The board did not specifically reserve from arbitration claims arising under Art XI(C). There is no evidence, forceful or otherwise, of a purpose to "exclude" from arbitration claims based on Art XI(C).
Compare International Association of Machinists v Howmet Corp, 466 F.2d 1249 (CA 9, 1972). In that case, Menasco Manufacturing Company purchased two California plants from Howmet Corp. Both Menasco and Howmet manufactured aircraft landing gear. Menasco decided to close one of Howmet's plants because it was operating at a substantial loss. Menasco and the union representing employees at that plant were unable to agree on severance and vacation pay, job transfer and preferential hiring at other Menasco plants and payments to the pension plan. The union demanded arbitration under an arbitration clause in the collective bargaining agreement which referred to arbitration any unsettled grievance "which involves the interpretation or application of this Agreement". Menasco refused to arbitrate.
In ordering Menasco to arbitrate the unsettled grievance, the Court said:
"Although arbitration is a matter of mutual agreement between the parties, and they may choose to exclude certain areas of contention from the arbitration process, the standard set by the Court for finding a dispute non-arbitrable is a strict one: There must be either an `express provision excluding a particular grievance from arbitration' or `the most forceful evidence of a purpose to exclude the claim from arbitration.' [United Steelworkers of America v Warrior Gulf Co, 363 U.S. 574, 585; 80 S Ct 1347; 4 L Ed 2d 1409 (1960)] Here, there is no such `express provision.' Whether or not a particular dispute is prima facie covered by the agreement's arbitration procedure is a question for the court to decide, see John Wiley Sons v Livingston, 376 U.S. 543, 546-547; 84 S Ct 909; 11 L Ed 2d 898 (1964), and Local Freight Drivers Local 208 v Braswell Motor Freight Lines, Inc, 422 F.2d 109, 112 (CA 9, 1970). The issue is therefore a simple one: is there forceful evidence of a purpose to exclude these grievances from arbitration so that the heavy presumption in favor of arbitration is overcome? We hold that there is not."
Compare District 50, United Mine Workers v Chris-Craft Corp, 385 F.2d 946, 949 (CA 6, 1967), cited by the board, where a union unsuccessfully sought to arbitrate the dismissal of employees discharged for violating the no-strike provisions of the collective bargaining agreement. The labor agreement provided a grievance and arbitration procedure for disputes concerning discharge. However, the no-strike clause specifically stated that any violator of that provision would be subject to discharge and that "such action [a discharge for striking] may not be raised as a grievance under this agreement".
The circuit and appeals courts, asserting that Urka's claim "on its face" was not governed by the agreement, decided the merits of the dispute in concluding that the language "disciplined, reprimanded, reduced in rank or compensation, or deprived of any professional advantage" in an article of the agreement concerning "teacher evaluation" of both probationary and tenured teachers might not cover non-renewal of a probationary teacher's contract for the reason that her services had not been "satisfactory" and that a construction in favor of coverage was necessarily precluded by the management-rights provision although, in terms, that provision is limited by the "specific and express terms" of the collective bargaining agreement.
The agreement of the parties indeed includes a forceful reservation by the board of rights in certain matters. Arguably, in such a situation a court should have leeway to weigh the competing claims and determine whether the reservation of rights by the board, if not expressly, at least impliedly covers the disputed matter. That approach, however, gives to the court the task assigned to the arbitrator — namely, the interpretation and application of the contract.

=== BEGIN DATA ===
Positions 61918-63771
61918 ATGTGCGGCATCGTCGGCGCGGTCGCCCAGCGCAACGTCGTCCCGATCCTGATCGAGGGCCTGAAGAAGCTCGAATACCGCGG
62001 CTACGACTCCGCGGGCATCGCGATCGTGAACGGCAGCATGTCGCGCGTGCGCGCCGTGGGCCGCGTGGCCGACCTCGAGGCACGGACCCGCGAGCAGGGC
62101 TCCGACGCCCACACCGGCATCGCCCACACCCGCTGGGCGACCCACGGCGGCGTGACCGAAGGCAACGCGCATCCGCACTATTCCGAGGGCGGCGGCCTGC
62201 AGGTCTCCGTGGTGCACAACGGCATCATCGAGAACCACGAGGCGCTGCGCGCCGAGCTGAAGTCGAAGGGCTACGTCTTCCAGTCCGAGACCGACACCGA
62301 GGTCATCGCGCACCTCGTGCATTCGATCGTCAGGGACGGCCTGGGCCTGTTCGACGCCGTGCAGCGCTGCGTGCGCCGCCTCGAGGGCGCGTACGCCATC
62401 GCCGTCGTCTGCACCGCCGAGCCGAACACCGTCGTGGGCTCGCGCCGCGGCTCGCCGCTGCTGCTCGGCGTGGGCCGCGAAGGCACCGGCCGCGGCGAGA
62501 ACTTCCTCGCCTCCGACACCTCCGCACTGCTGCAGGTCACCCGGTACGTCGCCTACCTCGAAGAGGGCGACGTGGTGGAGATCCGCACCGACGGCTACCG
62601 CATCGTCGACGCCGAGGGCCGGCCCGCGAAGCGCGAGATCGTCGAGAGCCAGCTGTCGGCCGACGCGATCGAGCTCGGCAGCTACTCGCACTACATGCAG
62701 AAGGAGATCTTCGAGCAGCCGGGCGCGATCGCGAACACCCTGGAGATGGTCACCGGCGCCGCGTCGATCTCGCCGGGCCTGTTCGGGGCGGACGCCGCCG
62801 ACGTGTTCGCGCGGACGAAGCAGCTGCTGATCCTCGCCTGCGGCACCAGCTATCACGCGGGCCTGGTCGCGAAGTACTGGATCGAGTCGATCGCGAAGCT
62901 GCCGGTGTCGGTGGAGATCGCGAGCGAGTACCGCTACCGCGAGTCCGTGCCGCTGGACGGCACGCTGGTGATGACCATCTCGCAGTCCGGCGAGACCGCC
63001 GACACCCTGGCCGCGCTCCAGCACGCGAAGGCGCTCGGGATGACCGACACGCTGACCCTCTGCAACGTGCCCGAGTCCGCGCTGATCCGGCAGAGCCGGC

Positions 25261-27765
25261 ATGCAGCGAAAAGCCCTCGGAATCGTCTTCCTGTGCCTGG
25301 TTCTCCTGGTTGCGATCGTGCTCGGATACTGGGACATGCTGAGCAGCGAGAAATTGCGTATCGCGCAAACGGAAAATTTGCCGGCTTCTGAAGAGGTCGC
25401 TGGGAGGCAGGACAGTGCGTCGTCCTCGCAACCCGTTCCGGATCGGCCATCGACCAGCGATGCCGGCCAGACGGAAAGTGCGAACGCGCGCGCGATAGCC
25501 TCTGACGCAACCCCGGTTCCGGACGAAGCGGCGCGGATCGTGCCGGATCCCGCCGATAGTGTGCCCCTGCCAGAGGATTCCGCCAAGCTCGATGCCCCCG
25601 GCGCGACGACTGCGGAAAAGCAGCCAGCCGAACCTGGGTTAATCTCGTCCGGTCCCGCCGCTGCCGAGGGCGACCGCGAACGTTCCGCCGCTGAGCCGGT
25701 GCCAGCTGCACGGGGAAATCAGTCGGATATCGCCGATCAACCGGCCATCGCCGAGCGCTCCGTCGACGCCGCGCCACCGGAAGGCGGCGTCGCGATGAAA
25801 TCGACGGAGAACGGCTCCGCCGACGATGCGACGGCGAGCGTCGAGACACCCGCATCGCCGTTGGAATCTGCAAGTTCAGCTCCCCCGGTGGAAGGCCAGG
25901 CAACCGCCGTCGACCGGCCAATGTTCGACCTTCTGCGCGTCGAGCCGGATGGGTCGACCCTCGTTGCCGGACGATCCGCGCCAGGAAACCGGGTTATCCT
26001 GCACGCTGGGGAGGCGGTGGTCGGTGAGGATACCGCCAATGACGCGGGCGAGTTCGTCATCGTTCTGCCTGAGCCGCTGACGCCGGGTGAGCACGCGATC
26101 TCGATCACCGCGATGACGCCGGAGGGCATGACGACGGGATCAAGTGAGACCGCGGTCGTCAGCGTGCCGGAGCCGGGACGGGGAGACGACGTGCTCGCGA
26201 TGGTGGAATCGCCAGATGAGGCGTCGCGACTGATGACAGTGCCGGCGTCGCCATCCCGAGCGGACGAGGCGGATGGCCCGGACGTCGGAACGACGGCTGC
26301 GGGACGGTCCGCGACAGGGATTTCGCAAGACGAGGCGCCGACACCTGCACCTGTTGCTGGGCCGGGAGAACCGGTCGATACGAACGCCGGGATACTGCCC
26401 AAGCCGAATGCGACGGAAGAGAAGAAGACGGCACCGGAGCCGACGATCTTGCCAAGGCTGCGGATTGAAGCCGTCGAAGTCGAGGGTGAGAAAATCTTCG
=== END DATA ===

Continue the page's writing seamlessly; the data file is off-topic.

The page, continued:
In deciding whether a dispute involving an issue of contract interpretation is arbitrable, a court should guard against the temptation to make its own interpretation of the substantive provisions of the contract encompassing the merits of the dispute. If the parties have agreed that an arbitrator shall decide questions of contract interpretation, the merits of the dispute are for the arbitrator.
Where a court finds itself weighing the pros and cons of each party's interpretation of substantive provisions of the contract, it is likely that the court has gone astray. The question for the court is not whether one interpretation or another is correct, but whether the parties have agreed that an arbitrator shall decide which of the competing interpretations is correct.
Our holding is a most limited one. We intimate nothing about the possible merits of Urka's claim. It may well be that the construction placed on the agreement by the circuit and appeals courts is correct — non-renewal of Urka's contract did not violate Art XI(C) and was a right reserved to the board under Art II. But it may not be said "with positive assurance" that the arbitration clause — which covers alleged "violation, misinterpretation or misapplication of any provision" (emphasis supplied) of the agreement — is "not susceptible of an interpretation that covers" Urka's dispute. Whether the union's and Urka's contention that the non-renewal of her contract violates Art XI(C) is a correct interpretation and application of the agreement is a question for the arbitrator.
The rule promulgated by the United States Supreme Court puts the burden on the party who would exclude a matter from a general arbitration clause to do so expressly and explicitly. We adopt that rule.
We reverse the Court of Appeals and dissolve the injunction restraining arbitration of Urka's grievance for the reason that Urka's claim does not pertain to a matter the parties specifically excluded from arbitration.
T.G. KAVANAGH, C.J., and T.M. KAVANAGH, SWAINSON, WILLIAMS, M.S. COLEMAN, and J.W. FITZGERALD, JJ., concurred with LEVIN, J.
NOTE: Where possible, a syllabus (headnote), such as this, will be released at the time the opinion is released. This syllabus is not a part of the opinion of the Court but has been written by the Supreme Court Reporter as a summary of the case for the convenience of readers. See United States v Detroit Lumber Company, 200 U.S. 321, 337; 26 S Ct 282; 50 L Ed 499 (1906).